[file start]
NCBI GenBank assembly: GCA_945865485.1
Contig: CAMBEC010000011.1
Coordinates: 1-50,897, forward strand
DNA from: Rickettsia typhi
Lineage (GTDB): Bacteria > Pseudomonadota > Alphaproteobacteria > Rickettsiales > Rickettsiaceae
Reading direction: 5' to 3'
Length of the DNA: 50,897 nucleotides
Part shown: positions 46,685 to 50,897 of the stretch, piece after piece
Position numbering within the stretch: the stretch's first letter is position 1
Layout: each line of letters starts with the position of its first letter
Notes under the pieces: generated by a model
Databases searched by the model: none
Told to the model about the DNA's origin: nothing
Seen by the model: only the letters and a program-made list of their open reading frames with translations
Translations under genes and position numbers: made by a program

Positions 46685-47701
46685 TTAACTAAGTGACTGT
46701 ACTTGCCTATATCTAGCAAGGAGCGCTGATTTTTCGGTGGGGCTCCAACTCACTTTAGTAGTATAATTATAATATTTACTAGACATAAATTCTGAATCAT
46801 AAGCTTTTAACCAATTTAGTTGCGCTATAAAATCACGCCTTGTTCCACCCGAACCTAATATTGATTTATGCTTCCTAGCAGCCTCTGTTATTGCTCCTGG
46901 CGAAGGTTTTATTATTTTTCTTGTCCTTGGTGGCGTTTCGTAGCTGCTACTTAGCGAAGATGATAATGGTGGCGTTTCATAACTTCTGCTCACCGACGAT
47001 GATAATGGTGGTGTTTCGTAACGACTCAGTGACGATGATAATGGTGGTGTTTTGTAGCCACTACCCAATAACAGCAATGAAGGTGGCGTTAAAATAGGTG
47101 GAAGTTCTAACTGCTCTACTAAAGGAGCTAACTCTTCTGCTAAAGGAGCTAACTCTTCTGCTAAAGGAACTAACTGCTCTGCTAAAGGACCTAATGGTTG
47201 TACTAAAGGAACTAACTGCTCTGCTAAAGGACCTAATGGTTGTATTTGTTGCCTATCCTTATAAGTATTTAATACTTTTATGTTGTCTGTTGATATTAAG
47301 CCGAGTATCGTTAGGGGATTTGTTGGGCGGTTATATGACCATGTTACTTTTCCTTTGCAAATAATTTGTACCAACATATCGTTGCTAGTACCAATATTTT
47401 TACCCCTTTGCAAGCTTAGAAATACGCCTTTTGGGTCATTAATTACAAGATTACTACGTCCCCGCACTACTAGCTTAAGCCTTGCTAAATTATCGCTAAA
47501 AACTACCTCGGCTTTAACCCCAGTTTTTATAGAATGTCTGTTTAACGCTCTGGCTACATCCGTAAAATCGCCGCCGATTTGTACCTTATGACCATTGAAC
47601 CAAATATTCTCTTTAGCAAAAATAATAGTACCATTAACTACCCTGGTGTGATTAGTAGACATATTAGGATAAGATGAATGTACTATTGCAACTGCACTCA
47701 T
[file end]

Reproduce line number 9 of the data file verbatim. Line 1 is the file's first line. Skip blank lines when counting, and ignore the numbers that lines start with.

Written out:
Position numbering within the stretch: the stretch's first letter is position 1